Our pets sure love getting into things they shouldn’t. Sometimes pet owners aren’t even aware of just how many common items around the house are poisonous to their pets. Here are some items that your pet should steer clear from.
Certain types of plants are dangerous for cats especially. Many people keep an aloe plant on hand for burns or as a lovely garden ornamental. However, if your cat ingests this plant, the results can be awful. Vomiting, depression, tremors, and diarrhea are all symptoms that a cat has ingested some part of your aloe plant.
True lilies such as Tiger, Day, Asiatic, and Easter are the most dangerous plants your cat can ingest. Even a small amount can cause kidney failure. The scariest part is just how common lilies are. They smell wonderful and look good in any garden. They’re inexpensive, therefore included in most flower arrangements. It’s crucial that you watch out for this plant and keep your cat far away from it.
So many common foods result in guaranteed trips to the emergency vet if consumed by your pet. Most pet owners know the dangers of chocolate to dogs, but did you realize grapes and raisins are equally lethal? If your dog eats any grapes or raisins, he can suffer acute kidney failure as a result.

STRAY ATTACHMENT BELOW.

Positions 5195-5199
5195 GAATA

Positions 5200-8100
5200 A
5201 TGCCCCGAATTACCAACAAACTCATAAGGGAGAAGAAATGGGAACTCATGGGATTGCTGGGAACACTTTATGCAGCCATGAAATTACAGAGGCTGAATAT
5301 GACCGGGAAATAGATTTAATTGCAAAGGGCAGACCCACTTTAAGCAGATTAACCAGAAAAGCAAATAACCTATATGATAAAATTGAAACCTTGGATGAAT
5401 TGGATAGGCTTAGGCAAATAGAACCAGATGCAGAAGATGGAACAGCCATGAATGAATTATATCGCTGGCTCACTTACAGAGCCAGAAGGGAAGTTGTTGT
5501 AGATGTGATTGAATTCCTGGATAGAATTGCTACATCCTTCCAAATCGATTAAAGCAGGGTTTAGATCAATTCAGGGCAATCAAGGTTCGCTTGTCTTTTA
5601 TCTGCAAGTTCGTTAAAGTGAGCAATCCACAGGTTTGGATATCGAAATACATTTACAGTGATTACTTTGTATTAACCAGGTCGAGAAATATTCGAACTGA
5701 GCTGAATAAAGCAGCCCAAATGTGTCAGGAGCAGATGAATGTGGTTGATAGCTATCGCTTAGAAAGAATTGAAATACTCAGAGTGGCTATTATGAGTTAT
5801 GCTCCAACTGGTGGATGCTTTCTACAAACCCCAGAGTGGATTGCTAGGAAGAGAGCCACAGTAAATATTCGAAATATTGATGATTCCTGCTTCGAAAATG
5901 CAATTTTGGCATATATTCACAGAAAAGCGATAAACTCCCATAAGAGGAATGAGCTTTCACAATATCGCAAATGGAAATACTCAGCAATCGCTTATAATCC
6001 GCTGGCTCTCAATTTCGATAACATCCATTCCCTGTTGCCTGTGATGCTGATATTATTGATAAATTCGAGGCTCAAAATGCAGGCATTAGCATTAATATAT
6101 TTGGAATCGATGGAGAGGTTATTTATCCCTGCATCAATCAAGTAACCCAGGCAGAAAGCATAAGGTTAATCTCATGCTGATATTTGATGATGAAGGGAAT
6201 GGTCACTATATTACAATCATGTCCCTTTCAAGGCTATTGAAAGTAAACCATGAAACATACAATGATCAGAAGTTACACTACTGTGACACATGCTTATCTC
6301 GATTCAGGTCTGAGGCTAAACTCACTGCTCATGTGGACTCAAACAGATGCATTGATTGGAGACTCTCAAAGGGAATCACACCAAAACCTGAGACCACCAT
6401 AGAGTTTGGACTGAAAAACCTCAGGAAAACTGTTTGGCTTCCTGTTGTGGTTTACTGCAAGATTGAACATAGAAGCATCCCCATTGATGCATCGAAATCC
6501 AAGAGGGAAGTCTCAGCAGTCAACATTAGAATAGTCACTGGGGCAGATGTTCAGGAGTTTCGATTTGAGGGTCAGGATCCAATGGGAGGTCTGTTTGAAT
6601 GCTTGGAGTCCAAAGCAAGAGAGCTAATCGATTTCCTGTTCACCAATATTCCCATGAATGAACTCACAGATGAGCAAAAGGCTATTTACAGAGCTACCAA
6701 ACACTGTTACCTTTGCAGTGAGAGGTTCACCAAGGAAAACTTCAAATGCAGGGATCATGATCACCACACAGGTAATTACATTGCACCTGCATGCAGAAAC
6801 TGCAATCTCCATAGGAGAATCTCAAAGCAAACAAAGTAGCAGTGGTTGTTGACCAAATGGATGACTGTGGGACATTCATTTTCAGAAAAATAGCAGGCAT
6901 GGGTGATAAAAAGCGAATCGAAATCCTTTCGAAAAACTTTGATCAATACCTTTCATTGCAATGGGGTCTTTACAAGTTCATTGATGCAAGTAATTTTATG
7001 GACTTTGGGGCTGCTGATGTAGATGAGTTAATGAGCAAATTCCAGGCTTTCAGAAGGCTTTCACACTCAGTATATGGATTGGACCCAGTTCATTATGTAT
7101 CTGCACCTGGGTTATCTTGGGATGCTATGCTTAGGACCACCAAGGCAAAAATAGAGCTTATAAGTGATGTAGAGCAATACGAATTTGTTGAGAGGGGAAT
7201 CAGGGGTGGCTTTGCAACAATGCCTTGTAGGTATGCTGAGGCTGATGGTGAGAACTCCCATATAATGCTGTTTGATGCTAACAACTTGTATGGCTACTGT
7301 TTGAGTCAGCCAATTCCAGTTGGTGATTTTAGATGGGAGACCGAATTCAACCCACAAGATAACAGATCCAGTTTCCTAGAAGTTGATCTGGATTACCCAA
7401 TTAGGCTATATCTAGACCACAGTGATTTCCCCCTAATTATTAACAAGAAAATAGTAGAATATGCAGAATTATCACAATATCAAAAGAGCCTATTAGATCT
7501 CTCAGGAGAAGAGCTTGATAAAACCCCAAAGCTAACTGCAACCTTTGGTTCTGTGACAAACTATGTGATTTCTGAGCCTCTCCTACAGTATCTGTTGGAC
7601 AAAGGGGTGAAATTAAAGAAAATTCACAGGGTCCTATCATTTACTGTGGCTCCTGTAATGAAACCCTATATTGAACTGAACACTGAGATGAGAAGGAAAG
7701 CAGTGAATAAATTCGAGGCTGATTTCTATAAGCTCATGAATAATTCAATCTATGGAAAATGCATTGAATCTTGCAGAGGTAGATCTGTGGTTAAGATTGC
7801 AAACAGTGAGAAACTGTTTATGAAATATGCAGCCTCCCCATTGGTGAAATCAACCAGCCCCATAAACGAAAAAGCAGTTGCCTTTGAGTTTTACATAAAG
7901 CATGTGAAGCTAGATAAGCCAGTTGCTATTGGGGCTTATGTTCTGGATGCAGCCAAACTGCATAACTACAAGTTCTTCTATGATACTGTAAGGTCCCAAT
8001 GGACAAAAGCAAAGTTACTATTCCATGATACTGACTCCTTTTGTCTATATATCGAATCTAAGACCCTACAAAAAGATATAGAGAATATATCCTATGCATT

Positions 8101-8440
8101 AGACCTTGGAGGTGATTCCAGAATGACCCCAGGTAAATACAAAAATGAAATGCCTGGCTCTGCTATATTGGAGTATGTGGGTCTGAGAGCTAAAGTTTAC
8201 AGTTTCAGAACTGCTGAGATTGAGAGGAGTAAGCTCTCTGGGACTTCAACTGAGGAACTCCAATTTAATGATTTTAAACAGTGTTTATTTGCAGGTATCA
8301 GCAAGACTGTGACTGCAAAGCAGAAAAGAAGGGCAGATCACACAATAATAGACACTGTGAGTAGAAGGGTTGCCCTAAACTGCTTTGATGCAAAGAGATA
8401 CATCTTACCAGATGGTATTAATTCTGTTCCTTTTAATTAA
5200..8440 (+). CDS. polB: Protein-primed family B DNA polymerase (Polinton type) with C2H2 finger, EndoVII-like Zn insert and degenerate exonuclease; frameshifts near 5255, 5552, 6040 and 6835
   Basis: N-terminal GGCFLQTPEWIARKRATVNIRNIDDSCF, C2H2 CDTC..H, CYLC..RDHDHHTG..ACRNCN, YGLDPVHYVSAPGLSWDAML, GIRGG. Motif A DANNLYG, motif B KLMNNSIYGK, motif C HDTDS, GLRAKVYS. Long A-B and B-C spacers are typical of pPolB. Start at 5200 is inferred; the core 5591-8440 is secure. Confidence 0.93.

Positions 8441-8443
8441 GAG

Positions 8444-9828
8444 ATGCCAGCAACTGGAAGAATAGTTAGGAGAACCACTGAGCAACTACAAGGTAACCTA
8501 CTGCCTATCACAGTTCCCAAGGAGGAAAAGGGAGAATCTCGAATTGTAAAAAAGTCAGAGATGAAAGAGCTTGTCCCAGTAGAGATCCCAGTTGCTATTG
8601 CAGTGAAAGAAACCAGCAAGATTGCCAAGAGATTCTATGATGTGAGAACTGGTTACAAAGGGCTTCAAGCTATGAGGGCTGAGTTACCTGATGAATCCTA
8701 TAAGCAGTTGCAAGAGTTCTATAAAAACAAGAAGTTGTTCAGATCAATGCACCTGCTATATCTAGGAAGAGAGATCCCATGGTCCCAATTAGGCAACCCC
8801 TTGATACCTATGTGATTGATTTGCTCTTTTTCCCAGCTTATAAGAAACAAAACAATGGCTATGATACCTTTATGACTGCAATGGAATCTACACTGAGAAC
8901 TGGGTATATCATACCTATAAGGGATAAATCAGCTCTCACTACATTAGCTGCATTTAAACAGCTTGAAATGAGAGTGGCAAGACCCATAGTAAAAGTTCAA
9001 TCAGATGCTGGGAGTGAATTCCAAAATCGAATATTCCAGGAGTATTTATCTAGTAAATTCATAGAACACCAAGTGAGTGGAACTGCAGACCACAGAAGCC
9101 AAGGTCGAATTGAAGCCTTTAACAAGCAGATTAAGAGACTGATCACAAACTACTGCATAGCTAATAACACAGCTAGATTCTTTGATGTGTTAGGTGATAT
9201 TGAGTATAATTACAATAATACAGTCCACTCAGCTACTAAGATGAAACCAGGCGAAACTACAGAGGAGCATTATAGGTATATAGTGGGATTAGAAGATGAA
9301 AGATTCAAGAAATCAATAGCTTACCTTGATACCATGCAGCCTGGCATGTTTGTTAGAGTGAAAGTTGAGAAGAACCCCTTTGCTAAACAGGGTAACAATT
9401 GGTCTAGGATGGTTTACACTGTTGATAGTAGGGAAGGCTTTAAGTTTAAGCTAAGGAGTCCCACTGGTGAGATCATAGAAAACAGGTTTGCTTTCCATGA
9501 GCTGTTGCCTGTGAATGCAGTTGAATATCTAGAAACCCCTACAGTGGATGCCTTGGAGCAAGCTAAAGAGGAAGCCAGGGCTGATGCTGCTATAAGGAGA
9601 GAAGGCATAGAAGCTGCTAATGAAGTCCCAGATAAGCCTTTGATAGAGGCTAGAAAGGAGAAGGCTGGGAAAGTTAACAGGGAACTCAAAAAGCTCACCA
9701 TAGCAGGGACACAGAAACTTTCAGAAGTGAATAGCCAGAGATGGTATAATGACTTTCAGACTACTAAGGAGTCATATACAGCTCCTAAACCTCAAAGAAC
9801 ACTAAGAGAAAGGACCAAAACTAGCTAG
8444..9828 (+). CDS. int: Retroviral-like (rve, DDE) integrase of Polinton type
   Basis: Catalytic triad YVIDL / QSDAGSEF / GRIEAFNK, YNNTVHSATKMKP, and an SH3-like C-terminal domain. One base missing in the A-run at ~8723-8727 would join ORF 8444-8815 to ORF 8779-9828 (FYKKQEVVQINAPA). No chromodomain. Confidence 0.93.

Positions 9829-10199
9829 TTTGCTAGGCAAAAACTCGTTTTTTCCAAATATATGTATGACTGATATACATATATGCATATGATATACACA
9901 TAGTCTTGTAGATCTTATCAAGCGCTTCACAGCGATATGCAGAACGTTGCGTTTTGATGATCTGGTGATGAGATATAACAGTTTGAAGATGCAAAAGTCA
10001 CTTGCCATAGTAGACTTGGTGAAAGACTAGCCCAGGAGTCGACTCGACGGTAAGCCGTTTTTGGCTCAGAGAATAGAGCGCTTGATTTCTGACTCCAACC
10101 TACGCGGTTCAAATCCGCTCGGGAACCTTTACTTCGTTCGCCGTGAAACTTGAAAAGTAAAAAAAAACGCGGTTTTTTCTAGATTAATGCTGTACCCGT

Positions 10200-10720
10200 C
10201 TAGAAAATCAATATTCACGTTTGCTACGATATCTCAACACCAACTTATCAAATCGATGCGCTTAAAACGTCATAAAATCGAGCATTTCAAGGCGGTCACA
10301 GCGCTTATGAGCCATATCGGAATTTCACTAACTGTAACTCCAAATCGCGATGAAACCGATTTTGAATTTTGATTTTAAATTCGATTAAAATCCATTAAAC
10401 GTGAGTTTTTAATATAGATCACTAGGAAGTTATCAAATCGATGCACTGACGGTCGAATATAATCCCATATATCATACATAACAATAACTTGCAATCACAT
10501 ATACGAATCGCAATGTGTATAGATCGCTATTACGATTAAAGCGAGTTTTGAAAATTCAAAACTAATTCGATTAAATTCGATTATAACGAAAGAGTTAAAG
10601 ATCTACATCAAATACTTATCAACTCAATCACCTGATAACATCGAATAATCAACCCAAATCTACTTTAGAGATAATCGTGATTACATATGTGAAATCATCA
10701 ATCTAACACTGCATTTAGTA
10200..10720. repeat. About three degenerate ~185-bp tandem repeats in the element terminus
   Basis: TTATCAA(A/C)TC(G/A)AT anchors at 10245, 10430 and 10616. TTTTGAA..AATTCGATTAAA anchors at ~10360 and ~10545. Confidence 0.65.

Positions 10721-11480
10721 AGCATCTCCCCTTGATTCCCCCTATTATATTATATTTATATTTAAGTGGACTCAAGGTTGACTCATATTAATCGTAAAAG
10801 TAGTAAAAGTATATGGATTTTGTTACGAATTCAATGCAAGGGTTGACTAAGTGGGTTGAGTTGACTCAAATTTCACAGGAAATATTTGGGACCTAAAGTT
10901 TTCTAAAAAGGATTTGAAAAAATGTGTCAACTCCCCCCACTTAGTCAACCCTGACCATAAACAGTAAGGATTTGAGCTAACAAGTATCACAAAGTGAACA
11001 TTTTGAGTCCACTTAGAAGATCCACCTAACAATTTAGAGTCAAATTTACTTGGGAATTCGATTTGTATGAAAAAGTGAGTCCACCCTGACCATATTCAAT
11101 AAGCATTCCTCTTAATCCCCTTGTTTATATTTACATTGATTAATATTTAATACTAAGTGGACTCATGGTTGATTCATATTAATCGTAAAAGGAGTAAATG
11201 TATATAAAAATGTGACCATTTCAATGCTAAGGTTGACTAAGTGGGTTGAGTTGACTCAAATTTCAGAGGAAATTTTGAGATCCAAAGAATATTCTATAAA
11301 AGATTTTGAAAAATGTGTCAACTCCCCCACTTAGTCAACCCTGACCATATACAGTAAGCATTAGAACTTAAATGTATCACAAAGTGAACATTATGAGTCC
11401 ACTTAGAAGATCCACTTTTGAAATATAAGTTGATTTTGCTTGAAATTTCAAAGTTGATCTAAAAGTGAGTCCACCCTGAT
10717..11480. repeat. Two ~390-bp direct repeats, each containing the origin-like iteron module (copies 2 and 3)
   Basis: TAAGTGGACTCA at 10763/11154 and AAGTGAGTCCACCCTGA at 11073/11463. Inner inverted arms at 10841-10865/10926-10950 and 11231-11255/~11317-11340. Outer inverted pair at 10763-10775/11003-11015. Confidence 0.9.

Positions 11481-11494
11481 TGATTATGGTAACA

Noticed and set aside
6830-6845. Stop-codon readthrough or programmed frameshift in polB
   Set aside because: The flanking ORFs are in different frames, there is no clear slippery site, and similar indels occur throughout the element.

Macadamia nuts can also cause depression and hypothermia in dogs, and onions are known to cause digestive upset in cats. Learn the risks of these and other common foods and keep your pet out of the kitchen when these items are out.
Common Chemicals and Detergents
The most used and popular cleaning agents and bleaches prove a hazard to our pets if ingested. These are also products most people store in low cabinets, easily accessible to our cats and dogs. Lock these items up high and out of reach and when used, be sure to wipe away any access liquid or residue present.
Over the Counter Medicines
Pain killers like Advil, Ibuprofen, and other NSAIDs do not offer the same relief for pets as they do for humans. Quite the opposite, even one or two pills can cause ulcers or kidney failure in pets. Liver damage and decreased oxygen flow are also potential risks, so be responsible in storing your medicines in a way that your pet cannot get to them.
Look out for any changes in your pet’s health, such as diarrhea, vomiting, or otherwise. If you suspect that your pet has ingested potential hazardous substances, contact the nearest emergency vet immediately.